The latest piece of motoring technology causes many problems
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Smart keys — are they a little too smart at times?
A surfer asked me recently about the motor industry’s recent swing toward replacing the traditional ignition key with what is commonly called a smart or proximity key, and a push button or alternative engine start system.
While he could understand most of the benefits, his problem was finding a way to lock the doors, hide the smart key and be confident his vehicle was secure while he was out surfing.
It’s becoming something of a problem for the surfing fraternity who drive vehicles fitted with these systems.
For those readers not yet up with the play with what a smart or proximity key is, or does, let’s give you a quick overview.
While some systems may vary a little, basically a smart key allows a driver to lock, unlock and start their vehicle without the need to remove a key or remote fob from their clothing or gear bag.
Providing the smart key is with the driver, entry to a locked vehicle is done by placing a hand on the door handle while the engine start is a simple push of a button or turn of a keyless ignition switch.
No need to dig deep into those pockets or bags to find the keys to be able to activate the door locks or start the engine. Just walk on up, jump in, fire up the engine and in the blink of an eye you are gone.
All very convenient but the system has its downsides, according to my surfing buddy.They have traditionally ‘hidden’ their car keys somewhere around their locked vehicles while they are out chasing the waves and out of clear sight of their vehicles. With some smart key systems this has become a challenge.
The old-fashioned key in the door barrel and ignition switch system offered the best security for surfers because they could lock their vehicles and secure a basic key into a pouch built into their wetsuits without fear of any salt water contamination.
Finding a secret and secure location around their vehicles to hide the keys only came about when a central locking button was added to the ignition key or if it was part of a separate fob.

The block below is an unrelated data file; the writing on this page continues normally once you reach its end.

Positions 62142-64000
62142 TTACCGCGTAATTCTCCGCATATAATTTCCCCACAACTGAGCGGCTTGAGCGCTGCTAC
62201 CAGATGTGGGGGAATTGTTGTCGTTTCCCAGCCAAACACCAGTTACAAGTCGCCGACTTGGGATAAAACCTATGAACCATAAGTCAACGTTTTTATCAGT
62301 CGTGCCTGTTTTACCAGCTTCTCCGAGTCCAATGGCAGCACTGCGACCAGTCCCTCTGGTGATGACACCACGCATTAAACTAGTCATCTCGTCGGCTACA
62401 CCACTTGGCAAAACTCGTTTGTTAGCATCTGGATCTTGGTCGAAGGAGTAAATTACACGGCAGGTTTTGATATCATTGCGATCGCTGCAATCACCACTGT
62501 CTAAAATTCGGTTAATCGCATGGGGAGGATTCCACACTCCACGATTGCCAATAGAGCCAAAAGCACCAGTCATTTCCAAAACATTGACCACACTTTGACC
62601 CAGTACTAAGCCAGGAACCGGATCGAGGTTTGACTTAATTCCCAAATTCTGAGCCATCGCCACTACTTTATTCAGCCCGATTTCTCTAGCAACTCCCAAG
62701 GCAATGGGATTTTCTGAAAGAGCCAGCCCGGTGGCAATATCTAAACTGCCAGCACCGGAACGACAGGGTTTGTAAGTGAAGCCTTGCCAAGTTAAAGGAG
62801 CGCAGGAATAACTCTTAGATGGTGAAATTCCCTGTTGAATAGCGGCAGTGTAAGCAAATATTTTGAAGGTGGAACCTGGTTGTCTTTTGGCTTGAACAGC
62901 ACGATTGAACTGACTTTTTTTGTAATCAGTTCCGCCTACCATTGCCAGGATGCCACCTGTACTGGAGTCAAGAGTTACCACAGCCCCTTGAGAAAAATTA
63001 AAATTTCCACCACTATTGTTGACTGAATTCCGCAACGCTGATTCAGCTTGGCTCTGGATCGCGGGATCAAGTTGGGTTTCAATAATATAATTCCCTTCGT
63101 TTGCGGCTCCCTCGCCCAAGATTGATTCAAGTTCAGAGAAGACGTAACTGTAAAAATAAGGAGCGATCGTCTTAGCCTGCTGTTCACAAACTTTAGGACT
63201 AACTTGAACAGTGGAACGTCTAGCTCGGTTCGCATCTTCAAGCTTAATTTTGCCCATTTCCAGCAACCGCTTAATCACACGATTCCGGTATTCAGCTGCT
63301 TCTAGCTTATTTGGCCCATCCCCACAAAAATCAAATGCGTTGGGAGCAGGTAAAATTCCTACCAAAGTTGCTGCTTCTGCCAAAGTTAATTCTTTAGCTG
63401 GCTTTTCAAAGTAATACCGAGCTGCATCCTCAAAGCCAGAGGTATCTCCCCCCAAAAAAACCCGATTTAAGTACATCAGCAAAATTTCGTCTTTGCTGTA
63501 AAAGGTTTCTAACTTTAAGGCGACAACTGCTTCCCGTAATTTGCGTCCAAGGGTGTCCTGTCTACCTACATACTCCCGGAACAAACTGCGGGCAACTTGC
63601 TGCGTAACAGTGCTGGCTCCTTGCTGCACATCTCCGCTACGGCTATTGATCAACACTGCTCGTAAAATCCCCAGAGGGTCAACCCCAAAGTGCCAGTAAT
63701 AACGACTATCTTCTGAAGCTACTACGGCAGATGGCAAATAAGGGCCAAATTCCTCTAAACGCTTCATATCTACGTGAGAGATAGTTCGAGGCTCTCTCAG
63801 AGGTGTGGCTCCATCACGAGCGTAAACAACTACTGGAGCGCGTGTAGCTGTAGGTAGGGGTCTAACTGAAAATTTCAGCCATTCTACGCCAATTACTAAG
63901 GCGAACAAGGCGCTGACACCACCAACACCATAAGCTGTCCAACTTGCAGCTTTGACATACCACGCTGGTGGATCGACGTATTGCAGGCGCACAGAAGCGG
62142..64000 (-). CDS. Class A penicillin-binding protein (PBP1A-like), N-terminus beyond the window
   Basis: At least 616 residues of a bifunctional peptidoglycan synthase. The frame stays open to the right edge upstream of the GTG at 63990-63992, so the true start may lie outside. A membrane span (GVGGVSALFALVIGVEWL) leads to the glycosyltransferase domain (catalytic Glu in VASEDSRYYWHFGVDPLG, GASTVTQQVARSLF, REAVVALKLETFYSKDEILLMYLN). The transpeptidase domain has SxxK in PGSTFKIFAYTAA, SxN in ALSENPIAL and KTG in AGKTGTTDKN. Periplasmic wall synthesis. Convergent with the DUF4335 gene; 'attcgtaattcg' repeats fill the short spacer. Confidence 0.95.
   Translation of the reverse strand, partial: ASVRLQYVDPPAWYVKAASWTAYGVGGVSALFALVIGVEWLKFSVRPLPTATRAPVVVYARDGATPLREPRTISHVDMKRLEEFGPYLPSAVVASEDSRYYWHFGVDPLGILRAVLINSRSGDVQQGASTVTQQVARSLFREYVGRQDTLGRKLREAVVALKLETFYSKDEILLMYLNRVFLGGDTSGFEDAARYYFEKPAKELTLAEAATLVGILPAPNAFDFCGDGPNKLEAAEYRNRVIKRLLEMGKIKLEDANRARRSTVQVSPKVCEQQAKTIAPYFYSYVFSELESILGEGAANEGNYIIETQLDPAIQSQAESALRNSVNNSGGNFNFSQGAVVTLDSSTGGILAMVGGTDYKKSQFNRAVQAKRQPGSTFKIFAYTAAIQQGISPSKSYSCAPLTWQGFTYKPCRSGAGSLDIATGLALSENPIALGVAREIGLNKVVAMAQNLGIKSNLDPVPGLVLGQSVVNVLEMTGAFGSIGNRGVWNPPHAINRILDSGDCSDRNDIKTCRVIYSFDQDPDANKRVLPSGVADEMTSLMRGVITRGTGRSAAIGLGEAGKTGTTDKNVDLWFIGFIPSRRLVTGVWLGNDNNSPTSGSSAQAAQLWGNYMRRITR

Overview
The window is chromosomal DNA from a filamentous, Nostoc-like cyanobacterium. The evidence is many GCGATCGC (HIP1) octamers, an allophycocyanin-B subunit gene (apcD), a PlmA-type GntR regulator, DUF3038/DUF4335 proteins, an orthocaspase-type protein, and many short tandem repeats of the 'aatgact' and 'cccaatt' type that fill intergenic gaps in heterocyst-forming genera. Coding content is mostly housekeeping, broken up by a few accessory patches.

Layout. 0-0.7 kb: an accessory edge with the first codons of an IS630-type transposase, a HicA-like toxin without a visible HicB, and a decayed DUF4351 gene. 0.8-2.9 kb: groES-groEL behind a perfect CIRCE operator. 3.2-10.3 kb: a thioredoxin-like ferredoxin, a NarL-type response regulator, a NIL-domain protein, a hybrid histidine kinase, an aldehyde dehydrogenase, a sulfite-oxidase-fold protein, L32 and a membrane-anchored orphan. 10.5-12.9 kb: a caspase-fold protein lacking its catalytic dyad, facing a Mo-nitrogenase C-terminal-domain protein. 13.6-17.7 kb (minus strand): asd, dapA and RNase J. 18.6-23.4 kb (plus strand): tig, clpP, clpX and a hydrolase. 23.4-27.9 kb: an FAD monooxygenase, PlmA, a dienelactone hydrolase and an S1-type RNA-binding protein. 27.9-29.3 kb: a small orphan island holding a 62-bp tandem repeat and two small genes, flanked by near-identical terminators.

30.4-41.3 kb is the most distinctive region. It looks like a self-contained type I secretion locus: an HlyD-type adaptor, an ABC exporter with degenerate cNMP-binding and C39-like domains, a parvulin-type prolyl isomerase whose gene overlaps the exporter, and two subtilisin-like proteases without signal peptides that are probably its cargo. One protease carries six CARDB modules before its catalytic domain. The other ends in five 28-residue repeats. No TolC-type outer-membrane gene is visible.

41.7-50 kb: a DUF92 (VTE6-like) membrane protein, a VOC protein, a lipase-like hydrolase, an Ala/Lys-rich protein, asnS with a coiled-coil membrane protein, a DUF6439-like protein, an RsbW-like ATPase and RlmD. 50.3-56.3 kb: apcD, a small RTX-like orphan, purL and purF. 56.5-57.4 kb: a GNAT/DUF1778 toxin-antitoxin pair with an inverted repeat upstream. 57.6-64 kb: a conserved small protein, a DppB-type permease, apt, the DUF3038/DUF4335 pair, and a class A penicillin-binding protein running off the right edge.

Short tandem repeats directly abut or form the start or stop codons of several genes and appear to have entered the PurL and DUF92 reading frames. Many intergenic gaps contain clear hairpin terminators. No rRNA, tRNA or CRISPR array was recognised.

And things only became harder when vehicle immobiliser systems were introduced as an additional anti-theft deterrent (the key and engine need to be able to communicate with each other before the engine will fire).
All these devices have a zero tolerance to salt or any water.
With the new system, the smart key doesn’t have to be carried by the owner/driver to activate the door locks. As long as a signal can be detected from around the vehicle once the smart key is out of sight, doors and in some cases rear hatches, can be opened by anyone passing by.
I was intrigued by this story and decided to carry out my own testing. It was like opening a large can of worms because every make and model of vehicle I tried reacted slightly differently.
I assumed one of the reasons was because some vehicles had sensors on both front door handles, while others had a driver’s door sensor only.
I did find placing the smart key forward of the front windscreen produced the best results but one head office technical manager I spoke to exercised caution as he suggested a change in atmospheric conditions could produce a less favourable result.
So I don’t believe there is an easy answer to the surfie’s dilemma. Or an answer that will give a total guarantee any vehicle regardless of make/model or age, cannot be unlocked if the smart key was placed around the vehicle.
One of the handbooks I read was suggesting a smart key should not be placed within two metres of the vehicle when parked for a variety of reasons.
The best advice I can give is to talk to the franchise dealer network for each make and model. They in turn may need some clarification from their head office.
The other important point to remember about smart key systems is this: if the engine is running and there is a driver change and the exiting driver retains the smart key, the vehicle will continue to run until the ignition is switched off.
Without the smart key in close proximity, the engine will not restart. There is no common warning system for drivers if this happens. Some vehicles have an audible warning and a dash warning in other cases, it’s a dash message only, which may go unnoticed in certain circumstances.
If you’ve had a similiar incident with a smart key, or a query, email firstname.lastname@example.org